Journal of Neurology

, Volume 265, Issue 8, pp 1764–1771 | Cite as

Correlation among olfactory function, motors’ symptoms, cognitive impairment, apathy, and fatigue in patients with Parkinson’s disease

  • Carla MasalaEmail author
  • Paolo SollaEmail author
  • A. Liscia
  • G. Defazio
  • L. Saba
  • A. Cannas
  • A. Cavazzana
  • T. Hummel
  • A. Haehner
Original Communication


Although Parkinson’s disease (PD) is usually considered as a movement disorder, it is strongly associated with non-motor symptoms (NMS), including smell and taste dysfunctions, cognitive impairment, apathy, fatigue, and autonomic dysregulation. Olfactory deficit is considered the most common NMS in PD preceding the motor symptoms for years. The aim of this study was to investigate olfactory function, cognitive impairment, apathy, and fatigue in patients with PD in comparison with healthy controls, and subsequently to analyse the correlations between these NMS and motor symptoms severity in subjects with PD. One hundred and forty-seven participants were enrolled (96 PD patients, mean age in years 67.5, SD 7.2; 51 healthy controls; mean age 65.1, SD 11.8). Olfactory function was evaluated using the Sniffin’ Sticks test (odor detection threshold, discrimination and identification). The Montreal Cognitive Assessment (MoCA) was used to assess cognitive impairment. Apathy was examined by the self-report version of Starkstein Apathy Scale and fatigue was evaluated with the Parkinson’s Disease Fatigue Scale. PD patients showed severe impairment in odor detection threshold, discrimination, and identification compared to healthy controls. Moreover, in PD patients, apathy and fatigue scores were significantly increased, while MoCA scores were decreased in comparison with controls. Multivariate linear regression analyses showed that both apathy and Unified PD Rating Scale (UPDRS) were associated with odor identification, discrimination and Threshold–Discrimination–Identification (TDI) score. In conclusion, our results reported changes in apathy and motor disability as significant predictors in alterations of odor identification, discrimination and TDI score. Furthermore, these data suggest that olfactory dysfunction might progress in tight relation with motor impairment UPDRS but also with non-motor symptoms such as apathy.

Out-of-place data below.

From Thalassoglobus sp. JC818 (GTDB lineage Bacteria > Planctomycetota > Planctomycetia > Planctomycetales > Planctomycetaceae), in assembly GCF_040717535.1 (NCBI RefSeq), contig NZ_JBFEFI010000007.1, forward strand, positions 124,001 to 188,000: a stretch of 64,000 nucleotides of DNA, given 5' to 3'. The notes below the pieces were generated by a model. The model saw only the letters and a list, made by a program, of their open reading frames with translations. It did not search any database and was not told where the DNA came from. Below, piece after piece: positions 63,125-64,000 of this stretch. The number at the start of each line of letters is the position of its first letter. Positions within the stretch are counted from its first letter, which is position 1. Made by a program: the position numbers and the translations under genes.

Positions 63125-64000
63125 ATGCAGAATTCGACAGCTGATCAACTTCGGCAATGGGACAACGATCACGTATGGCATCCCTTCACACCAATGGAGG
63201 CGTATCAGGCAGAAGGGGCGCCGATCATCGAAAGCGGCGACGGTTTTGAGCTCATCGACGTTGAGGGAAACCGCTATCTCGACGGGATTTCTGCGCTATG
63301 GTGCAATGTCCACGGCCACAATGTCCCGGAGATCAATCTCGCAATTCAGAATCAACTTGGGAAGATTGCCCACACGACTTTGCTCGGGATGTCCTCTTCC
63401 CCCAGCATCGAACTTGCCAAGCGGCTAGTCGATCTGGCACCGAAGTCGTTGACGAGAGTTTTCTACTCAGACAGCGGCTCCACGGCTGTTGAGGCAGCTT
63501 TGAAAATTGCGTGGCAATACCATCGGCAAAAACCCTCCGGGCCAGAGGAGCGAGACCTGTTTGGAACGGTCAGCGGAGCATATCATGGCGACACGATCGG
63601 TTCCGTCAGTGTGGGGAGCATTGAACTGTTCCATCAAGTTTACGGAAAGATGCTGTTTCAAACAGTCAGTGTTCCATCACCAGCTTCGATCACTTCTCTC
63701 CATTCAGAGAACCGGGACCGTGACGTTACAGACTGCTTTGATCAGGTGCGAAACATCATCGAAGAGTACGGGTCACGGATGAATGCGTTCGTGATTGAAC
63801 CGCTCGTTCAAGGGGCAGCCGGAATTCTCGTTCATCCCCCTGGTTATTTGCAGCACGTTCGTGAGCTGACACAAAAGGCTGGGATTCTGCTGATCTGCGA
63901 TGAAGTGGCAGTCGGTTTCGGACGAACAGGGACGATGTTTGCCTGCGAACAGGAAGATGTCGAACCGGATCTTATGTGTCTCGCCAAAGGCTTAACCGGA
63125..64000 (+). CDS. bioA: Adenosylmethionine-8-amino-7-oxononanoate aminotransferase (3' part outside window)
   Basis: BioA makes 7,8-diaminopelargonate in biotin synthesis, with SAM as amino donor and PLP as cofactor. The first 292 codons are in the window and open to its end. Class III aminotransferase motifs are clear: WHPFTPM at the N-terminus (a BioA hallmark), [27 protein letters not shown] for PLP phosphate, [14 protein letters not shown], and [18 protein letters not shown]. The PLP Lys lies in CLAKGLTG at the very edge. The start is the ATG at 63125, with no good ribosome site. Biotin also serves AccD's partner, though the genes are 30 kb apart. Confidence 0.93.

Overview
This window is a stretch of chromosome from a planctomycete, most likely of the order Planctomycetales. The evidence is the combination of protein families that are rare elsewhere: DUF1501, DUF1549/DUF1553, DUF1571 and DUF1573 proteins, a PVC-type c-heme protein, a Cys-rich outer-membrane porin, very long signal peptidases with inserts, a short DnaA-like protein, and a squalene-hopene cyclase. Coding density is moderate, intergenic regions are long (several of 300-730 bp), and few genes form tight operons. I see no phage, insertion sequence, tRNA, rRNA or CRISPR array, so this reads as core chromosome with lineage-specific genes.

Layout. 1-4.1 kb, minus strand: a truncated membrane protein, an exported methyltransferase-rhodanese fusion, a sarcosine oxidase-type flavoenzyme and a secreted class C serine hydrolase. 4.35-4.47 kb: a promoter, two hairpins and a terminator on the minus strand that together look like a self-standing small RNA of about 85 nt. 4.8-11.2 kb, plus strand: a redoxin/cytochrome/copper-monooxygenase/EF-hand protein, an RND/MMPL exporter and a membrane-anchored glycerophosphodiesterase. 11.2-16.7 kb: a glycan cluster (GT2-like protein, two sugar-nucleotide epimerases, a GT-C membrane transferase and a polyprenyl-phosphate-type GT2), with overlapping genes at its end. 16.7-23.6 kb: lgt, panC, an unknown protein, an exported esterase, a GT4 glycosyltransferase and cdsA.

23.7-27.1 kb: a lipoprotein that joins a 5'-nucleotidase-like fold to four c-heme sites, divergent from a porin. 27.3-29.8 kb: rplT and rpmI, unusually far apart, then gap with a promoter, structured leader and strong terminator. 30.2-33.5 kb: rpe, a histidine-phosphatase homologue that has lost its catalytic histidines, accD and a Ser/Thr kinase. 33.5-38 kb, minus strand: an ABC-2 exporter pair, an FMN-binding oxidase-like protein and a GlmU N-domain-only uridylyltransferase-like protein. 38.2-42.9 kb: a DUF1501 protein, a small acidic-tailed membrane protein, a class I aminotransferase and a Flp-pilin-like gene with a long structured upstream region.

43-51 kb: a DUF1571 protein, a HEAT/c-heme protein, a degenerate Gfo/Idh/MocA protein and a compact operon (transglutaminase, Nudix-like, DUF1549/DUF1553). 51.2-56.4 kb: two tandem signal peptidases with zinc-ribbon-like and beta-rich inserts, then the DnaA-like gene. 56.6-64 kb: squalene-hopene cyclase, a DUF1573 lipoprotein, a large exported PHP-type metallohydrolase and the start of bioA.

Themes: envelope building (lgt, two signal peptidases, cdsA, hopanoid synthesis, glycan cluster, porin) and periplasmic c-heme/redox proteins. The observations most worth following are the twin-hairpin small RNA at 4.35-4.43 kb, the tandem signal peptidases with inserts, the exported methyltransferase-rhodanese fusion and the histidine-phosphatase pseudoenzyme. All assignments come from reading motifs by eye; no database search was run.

Parkinson’s disease Olfaction Cognitive ability Apathy Fatigue 



The authors thank Dr Alan Moat for improving the English text, Dr Raffaella Piras for collecting data and all the participants for their availability. This work was supported by a grant from the University of Cagliari (Progetti di Ricerca di Interesse Dipartimentale, PRID 2017).

Compliance with ethical standards

Conflicts of interest

The authors declare that they have no conflicts of interest.

Ethical approval

This study was approved by the local Ethics Committee (Prot. NP/2016/4523) and was performed according to the Declaration of Helsinki.

Informed consent

Participants received an explanatory statement and gave their written informed consent to participate in the study.


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Copyright information

© Springer-Verlag GmbH Germany, part of Springer Nature 2018

Authors and Affiliations

  1. 1.Department of Biomedical Sciences, Section of PhysiologyUniversity of CagliariCagliariItaly
  2. 2.Movement Disorders Center, Department of Neurology, Institute of NeurologyUniversity of CagliariCagliariItaly
  3. 3.Azienda Ospedaliero Universitaria (A.O.U.)University of CagliariCagliariItaly
  4. 4.Interdisciplinary Center Smell and Taste, Department of Otorhinolaryngology, Medical Faculty Carl Gustav CarusTU DresdenDresdenGermany

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